Homosexual*: The clinical term, coined in the field of psychology, for people with a same-sex sexual attraction. The word is often associated with the idea that same-sex attractions are a mental disorder, and is therefore potentially offensive to some people.

I

Intersex: Term used for a variety of medical conditions in which a person is born with chromosomes, genitalia, and/or secondary sexual characteristics that are inconsistent with the typical definition of a male or female body. Intersex individuals are not always aware that they have this condition. Replaces the inaccurate term “hermaphrodite.”

L

Lesbian: A woman who is emotionally, romantically, sexually, affectionately, or relationally attracted to other women, or someone who identifies as a member of the lesbian community. Bisexual women may or may not feel included by this term.

LGBTQ: 1. A common abbreviation for the lesbian, gay, bisexual, transgender, queer and questioning community. The acronym is used as an umbrella term when talking about non-heterosexual and noncisgender identities, and does not always reflect members of the community. The acronym may be expanded to LGBTQIA to include intersex individuals, and allies/asexual, or shortened to LGBQ when only discussing sexual orientation. 2. A descriptive adjective (ex. “I am an LGBTQ individual”).

Lifestyle: A word often used outside the LGBTQ community to describe life as an LGBTQ person, e.g. “the homosexual lifestyle.” Many people find this word inappropriate because it trivializes identity, implies that sexual orientation is a choice, and ignores the variety of lifestyles that LGBTQ people live.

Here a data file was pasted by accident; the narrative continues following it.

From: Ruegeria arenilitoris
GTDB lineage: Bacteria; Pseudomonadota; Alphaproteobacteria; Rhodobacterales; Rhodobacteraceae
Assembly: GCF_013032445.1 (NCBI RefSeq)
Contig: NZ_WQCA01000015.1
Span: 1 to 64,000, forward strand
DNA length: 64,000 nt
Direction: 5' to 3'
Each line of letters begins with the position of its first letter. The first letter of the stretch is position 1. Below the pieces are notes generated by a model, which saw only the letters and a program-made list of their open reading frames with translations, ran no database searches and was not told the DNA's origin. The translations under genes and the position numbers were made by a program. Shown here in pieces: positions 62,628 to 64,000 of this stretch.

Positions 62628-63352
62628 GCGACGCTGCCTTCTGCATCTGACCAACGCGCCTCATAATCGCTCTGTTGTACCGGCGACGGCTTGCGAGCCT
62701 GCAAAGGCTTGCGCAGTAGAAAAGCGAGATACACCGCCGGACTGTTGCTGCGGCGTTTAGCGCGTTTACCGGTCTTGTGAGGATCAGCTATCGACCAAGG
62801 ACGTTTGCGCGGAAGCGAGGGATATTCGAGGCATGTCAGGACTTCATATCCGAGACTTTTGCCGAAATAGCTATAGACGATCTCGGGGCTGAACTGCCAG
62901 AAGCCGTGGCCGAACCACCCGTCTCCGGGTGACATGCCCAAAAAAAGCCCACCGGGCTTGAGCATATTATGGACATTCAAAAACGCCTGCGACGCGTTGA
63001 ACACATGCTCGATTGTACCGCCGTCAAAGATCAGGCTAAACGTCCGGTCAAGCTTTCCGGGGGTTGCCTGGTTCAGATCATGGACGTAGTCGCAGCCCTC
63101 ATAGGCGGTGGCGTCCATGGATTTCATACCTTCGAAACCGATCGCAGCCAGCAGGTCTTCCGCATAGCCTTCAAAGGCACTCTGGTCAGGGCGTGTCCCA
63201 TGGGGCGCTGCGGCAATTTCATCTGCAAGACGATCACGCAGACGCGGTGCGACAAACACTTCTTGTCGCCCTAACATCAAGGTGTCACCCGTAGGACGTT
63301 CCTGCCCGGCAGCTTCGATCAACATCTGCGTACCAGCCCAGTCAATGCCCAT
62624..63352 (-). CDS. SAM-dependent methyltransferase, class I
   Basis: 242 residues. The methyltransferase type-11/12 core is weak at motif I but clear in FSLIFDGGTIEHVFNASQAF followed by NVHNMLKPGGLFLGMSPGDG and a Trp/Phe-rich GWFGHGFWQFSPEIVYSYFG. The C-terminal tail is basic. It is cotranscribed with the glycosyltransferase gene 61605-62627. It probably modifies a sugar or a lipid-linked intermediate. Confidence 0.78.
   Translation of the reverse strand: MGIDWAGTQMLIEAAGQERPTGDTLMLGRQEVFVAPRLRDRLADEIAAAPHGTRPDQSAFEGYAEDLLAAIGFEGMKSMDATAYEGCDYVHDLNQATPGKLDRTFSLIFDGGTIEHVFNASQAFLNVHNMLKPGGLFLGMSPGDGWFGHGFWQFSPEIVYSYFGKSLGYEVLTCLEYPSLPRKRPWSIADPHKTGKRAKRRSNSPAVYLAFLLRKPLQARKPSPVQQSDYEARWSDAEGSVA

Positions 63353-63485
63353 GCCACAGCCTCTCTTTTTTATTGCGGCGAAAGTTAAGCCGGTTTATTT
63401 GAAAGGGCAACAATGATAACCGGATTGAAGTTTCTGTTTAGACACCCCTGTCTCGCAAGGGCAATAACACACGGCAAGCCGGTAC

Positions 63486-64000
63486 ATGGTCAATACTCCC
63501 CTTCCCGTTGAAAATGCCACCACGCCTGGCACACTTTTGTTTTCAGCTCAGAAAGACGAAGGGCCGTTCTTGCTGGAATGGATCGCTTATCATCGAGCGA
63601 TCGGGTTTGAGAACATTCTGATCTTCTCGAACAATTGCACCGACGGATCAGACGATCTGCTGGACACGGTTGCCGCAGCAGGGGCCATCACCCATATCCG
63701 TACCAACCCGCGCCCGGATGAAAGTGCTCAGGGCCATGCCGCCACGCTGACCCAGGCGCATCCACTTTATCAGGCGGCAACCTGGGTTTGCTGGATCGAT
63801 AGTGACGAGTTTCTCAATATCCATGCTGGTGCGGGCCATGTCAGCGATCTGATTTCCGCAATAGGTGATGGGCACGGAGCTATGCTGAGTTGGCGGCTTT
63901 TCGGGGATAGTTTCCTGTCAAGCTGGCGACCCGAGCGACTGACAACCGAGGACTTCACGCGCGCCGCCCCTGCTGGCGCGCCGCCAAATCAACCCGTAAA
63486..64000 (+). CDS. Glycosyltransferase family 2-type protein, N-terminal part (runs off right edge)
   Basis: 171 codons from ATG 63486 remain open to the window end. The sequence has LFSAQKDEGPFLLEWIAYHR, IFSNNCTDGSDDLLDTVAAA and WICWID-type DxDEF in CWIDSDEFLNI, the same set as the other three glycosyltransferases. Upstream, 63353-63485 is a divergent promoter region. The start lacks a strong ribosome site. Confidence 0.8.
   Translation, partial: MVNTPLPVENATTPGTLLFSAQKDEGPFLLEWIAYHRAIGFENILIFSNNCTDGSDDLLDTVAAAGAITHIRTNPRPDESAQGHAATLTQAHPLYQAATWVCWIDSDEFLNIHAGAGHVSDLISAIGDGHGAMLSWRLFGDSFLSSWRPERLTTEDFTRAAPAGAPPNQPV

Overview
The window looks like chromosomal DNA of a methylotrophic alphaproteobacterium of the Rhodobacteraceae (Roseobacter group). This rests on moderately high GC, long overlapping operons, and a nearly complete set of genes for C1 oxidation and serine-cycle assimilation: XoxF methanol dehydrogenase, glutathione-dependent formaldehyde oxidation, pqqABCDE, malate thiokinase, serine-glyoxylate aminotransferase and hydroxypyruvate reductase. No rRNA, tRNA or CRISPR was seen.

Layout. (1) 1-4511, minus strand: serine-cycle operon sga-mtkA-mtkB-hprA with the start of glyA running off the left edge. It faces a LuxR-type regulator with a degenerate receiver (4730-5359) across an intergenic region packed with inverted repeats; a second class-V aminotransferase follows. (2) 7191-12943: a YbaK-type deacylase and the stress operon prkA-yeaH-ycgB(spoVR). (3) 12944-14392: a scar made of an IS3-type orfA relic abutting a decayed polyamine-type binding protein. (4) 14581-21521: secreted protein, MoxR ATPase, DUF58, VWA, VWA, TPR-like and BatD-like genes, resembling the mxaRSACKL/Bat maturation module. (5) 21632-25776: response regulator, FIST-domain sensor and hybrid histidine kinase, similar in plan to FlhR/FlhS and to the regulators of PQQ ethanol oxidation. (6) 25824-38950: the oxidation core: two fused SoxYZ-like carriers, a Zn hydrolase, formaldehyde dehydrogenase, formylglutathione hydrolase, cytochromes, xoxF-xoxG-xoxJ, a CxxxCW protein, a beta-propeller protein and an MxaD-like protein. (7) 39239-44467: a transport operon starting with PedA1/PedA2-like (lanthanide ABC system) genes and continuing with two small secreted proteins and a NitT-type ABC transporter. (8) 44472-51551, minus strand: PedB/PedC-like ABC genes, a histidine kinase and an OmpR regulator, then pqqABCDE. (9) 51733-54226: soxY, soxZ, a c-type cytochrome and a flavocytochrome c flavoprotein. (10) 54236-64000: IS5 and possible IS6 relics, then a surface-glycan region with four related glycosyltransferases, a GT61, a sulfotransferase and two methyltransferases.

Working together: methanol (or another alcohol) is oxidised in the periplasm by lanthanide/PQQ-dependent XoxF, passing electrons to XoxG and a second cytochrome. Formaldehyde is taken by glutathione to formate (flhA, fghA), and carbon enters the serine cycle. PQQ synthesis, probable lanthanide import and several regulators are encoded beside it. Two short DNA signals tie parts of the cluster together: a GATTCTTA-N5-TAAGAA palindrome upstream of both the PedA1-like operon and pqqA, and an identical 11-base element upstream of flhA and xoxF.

Lipstick Lesbian*: Usually refers to a lesbian with a feminine gender expression. Can be used in a positive or a derogatory way, depending on who is using it. Is sometimes also used to refer to a lesbian who is seen as automatically passing for heterosexual.

M

MSM: An abbreviation for men who have sex with men. This term emphasizes the behavior, rather than the identities of the individuals involved.

MTF: An abbreviation for a male-to-female transgender individual. This person most likely uses feminine pronouns.

N

Neutrois: A person who is not normally internally gendered.

O

Outing: When someone discloses information about another’s sexual orientation or gender identity without their knowledge and/or consent.

P

Pansexual: A person who is emotionally, romantically, sexually, affectionately, or relationally attracted to people regardless of their gender identity or biological sex. Use of the term usually signals a repudiation of the concept of binary (two) sexes (a concept sometimes implied by “bisexual”).

Polyamorous: A person who finds themselves romantically, physically, and/or sexually attracted to multiple individuals, and finds that pursuing multiple relationships is the most satisfying course of action in their lives.

Q

Queer*: Term describing people who have a non-normative gender identity, sexual orientation, or sexual anatomy—includes lesbians, gay men, bisexual people, and transgender people and allies. Since the term is sometimes used as a slur, it has a negative connotation for some LGBTQ people; however, others have reclaimed it and are comfortable using it to describe themselves.

Questioning: The process of examining one’s sexual orientation and/or gender identity. Can be used as an adjective.